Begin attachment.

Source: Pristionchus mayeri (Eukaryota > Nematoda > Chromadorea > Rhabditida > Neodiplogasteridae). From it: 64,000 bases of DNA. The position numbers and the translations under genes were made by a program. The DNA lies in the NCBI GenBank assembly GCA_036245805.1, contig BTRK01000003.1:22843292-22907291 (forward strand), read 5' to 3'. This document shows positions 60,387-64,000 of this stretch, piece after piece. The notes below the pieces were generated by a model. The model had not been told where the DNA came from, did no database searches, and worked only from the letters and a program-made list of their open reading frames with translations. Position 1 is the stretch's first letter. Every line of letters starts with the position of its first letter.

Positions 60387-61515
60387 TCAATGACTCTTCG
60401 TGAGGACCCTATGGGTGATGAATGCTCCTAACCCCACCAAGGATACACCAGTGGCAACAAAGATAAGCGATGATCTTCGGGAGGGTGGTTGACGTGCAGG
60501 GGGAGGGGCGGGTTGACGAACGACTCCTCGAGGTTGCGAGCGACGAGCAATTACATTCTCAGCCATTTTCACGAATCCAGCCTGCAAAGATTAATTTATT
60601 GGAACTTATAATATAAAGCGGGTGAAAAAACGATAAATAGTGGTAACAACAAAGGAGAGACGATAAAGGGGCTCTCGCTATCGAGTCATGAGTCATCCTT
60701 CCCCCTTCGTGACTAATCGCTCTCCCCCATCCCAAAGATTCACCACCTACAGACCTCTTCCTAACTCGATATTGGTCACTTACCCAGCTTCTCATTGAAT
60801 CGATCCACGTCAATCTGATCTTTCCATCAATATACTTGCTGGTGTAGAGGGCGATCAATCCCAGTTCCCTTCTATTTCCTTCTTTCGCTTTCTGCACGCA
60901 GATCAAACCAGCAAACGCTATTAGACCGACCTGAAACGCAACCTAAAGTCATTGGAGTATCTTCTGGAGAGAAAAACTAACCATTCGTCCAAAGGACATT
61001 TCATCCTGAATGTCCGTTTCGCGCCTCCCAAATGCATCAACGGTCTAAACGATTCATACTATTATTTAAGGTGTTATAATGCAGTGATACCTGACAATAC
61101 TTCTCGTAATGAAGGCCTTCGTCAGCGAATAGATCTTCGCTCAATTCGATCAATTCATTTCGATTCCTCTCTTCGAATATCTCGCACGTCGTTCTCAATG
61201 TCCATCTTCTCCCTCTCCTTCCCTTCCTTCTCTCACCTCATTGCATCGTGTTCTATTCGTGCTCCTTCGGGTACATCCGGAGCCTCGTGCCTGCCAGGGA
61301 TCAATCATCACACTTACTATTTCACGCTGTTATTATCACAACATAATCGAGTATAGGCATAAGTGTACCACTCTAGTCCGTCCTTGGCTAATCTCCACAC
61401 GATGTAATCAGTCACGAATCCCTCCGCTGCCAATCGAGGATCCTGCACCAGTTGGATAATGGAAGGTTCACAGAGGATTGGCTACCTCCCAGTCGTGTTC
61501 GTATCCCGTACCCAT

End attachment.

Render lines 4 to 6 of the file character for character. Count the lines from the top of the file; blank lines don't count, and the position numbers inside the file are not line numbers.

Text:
60401 TGAGGACCCTATGGGTGATGAATGCTCCTAACCCCACCAAGGATACACCAGTGGCAACAAAGATAAGCGATGATCTTCGGGAGGGTGGTTGACGTGCAGG
60501 GGGAGGGGCGGGTTGACGAACGACTCCTCGAGGTTGCGAGCGACGAGCAATTACATTCTCAGCCATTTTCACGAATCCAGCCTGCAAAGATTAATTTATT
60601 GGAACTTATAATATAAAGCGGGTGAAAAAACGATAAATAGTGGTAACAACAAAGGAGAGACGATAAAGGGGCTCTCGCTATCGAGTCATGAGTCATCCTT